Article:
The Biblical model, in the New Testament, says that all of God’s people are now called into the royal priesthood. (1 Peter 2:9) In fact in Peter, we are told that Moses priesthood was a foreshadowing of what is now the reality of the priesthood of all believers. In the Resurrection, we find that the Temple has been destroyed and there is no need for a priest to enter the Holy of Holies to atone for the sins of the people. The Curtain has been torn and God now dwells in the lives of each believer in the form of the Holy Spirit.
But just like the people of the Old Testament who demanded a king, many Christians today appear to want a physical leader instead of trusting God for His creation of the priesthood of all believers. 1 Samuel 8:6-9 (NIV)
"But when they said, “Give us a king to lead us,” this displeased Samuel; so he prayed to the LORD. And the LORD told him: “Listen to all that the people are saying to you; it is not you they have rejected, but they have rejected me as their king. As they have done from the day I brought them up out of Egypt until this day, forsaking me and serving other gods, so they are doing to you Now listen to them; but warn them solemnly and let them know what the king who will reign over them will claim as his rights.”
This verse is clear. When we reject God as our leader, we can run into trouble. Could it be that we are denying our role as the priesthood. Why? Perhaps it is just too hard.
- We may be called to do something that is challenging like standing up to abusive leaders.
- We may have to walk out of our socially elite church, give up our business contacts and instead attend a church in the wrong part of town.
- We may have to give up our nice group of friends to stand up for injustice when all they want to do is plan the next social.
- We might be called to participate in a ministry that would demand time and effort and we just want to be comfortable.
- We would rather be told to bake brownies for the kids program than do something really hard like minster to teens who have been harmed by a pedophile in our midst. That’s too hard and too yucky. As one acquaintance once told me, “I just don’t feel called to get involved in such things." But she has plenty of time to play golf and do the lunch circuit that she has been “called to.”
People appear to “wait passively for a “Moses” to return off the mountain with a plan for them." Thus we have the Moses Syndrome. And the blame falls on both sides. There are the believers who resist their roles as the priests and there are the all too many egotistical pastors are very happy to provide such a service.
The Old Covenant becomes intertwined with the New Covenant and causes a mess.
In the Old Covenant, very few people were called to speak a message from God to the people. But, with the coming of the Spirit at Pentecost, the ballgame changed. In Acts 2:14-17 we hear from Paul explaining the coming of the Holy Spirit and the effect if would have on the people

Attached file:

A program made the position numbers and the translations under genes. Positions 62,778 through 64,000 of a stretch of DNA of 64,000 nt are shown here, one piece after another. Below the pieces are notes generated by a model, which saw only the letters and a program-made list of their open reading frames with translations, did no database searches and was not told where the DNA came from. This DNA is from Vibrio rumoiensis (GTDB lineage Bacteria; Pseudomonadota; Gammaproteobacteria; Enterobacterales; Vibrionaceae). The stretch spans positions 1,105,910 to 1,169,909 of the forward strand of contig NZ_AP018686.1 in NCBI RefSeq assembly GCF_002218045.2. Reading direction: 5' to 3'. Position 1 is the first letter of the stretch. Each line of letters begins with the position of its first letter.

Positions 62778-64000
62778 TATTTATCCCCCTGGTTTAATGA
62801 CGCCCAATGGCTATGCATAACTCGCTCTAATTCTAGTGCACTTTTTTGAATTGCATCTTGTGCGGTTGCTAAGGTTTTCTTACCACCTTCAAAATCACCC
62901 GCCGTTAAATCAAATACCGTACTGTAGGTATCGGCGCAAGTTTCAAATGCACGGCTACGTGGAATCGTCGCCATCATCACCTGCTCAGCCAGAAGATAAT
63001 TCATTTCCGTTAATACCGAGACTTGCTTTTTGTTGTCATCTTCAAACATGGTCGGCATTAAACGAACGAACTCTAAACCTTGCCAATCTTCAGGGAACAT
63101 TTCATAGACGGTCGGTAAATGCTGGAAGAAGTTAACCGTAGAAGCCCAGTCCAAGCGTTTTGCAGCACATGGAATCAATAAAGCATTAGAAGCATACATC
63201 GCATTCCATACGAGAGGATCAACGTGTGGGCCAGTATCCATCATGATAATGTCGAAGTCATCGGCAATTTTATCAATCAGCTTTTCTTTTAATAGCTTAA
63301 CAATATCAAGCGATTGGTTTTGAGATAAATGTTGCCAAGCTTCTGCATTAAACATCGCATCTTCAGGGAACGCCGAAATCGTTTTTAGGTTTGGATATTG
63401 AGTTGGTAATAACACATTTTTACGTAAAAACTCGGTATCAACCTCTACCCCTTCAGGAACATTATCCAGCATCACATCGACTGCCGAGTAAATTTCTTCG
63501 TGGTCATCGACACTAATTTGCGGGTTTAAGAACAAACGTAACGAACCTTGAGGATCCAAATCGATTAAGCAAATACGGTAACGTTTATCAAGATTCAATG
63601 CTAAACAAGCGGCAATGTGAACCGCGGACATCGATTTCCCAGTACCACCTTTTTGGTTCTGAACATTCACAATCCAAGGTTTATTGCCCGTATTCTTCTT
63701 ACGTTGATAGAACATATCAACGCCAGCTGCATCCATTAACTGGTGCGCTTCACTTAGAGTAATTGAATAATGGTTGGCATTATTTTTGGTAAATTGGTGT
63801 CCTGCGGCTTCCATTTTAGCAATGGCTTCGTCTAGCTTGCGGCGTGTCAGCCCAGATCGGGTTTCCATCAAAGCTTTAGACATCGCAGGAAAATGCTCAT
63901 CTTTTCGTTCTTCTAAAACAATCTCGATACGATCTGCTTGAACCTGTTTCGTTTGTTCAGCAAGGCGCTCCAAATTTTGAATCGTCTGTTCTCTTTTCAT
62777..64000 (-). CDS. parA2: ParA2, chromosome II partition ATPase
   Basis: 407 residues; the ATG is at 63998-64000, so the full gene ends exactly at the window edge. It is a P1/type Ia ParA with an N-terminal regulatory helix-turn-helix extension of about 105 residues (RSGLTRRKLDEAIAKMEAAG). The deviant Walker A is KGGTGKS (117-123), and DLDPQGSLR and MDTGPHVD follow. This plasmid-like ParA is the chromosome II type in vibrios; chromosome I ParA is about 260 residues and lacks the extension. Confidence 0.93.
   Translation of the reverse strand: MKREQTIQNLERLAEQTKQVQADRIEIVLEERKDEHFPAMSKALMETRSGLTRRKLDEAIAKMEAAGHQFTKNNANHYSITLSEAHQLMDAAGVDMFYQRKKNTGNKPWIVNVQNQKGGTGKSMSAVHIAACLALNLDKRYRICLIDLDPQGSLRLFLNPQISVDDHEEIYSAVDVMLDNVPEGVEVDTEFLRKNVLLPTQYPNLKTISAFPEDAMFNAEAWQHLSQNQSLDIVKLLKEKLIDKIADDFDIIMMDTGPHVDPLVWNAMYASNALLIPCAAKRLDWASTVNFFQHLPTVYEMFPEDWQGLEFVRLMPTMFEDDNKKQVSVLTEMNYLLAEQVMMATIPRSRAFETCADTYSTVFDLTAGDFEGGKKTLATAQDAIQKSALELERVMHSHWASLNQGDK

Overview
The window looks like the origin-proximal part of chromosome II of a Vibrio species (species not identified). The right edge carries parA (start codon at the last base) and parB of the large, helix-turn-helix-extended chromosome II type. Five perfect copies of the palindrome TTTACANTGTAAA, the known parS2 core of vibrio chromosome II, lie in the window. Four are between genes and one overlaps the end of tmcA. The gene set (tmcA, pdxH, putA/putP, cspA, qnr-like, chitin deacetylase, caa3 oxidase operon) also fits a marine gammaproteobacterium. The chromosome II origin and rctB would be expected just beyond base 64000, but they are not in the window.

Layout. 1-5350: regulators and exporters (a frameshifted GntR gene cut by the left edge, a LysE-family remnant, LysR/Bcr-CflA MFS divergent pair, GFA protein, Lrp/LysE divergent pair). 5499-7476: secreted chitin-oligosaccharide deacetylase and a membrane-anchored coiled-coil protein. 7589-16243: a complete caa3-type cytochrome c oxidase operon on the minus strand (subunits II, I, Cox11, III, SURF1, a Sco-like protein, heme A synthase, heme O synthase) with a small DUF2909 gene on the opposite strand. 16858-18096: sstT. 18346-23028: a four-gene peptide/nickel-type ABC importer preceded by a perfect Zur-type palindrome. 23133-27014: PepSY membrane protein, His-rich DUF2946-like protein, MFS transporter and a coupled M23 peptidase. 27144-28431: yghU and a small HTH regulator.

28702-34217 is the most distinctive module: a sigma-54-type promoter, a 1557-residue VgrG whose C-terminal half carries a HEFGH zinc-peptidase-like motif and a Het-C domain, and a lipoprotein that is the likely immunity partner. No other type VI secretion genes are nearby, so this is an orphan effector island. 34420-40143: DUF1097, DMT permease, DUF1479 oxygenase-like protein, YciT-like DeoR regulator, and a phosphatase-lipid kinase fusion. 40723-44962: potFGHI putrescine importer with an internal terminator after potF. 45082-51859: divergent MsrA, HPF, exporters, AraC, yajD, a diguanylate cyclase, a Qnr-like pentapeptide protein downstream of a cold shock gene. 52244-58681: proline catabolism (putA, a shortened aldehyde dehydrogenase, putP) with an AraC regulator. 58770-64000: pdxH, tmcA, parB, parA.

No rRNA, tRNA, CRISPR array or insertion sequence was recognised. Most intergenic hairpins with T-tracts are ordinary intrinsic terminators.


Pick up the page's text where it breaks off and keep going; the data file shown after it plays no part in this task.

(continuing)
“Then Peter stood up with the Eleven, raised his voice and addressed the crowd: “Fellow Jews and all of you who live in Jerusalem, let me explain this to you; listen carefully to what I say. These people are not drunk, as you suppose. It’s only nine in the morning! No, this is what was spoken by the prophet Joel:
‘In the last days, God says, I will pour out my Spirit on all people. Your sons and daughters will prophesy, your young men will see visions, your old men will dream dreams. Even on my servants, both men and women, I will pour out my Spirit in those days, and they will prophesy.” (NIV)
Here are some questions for the reader.
- Does the above describe your experience with the faith?
- Or is Sunday simply a time for you to go to church, hear the sermon, fork over some dough and go on home, glad to get the obligation out of the way?
- Deep down inside, are you kind of glad you pay a professional pastor so you don’t have to get involved?
- If you are a pastor, do you see your congregation as vibrant speakers of the truth or are they simply a means to your end?
- Is your church this vibrant or is it just, well, routine and boring and you like it that way?
Could the hierarchical model exhibited by some pastors be breaking the 8th Commandment- You should not steal?
If the gifts of the congregation are not utilized, then they never realize their potential, they do not feel valued and they lack joy. They may have a pastor who is in control over all areas of ministry and the congregation do not feel necessary. Such a pastor may be stealing what was meant to be a shared experience. (p101)
So why has the hierarchical model persisted?
Robert Greenleaf, in his book, Servant Leadership, presents an historical perspective. (p. 103) There have been two types of leadership models in history. First, the historical model of Moses is thousands of years old. This means that one person is at the top and that person is totally responsible. “The buck stops here” as President Truman would say. In order for this position to continue, that person must be afforded a whole lot of power.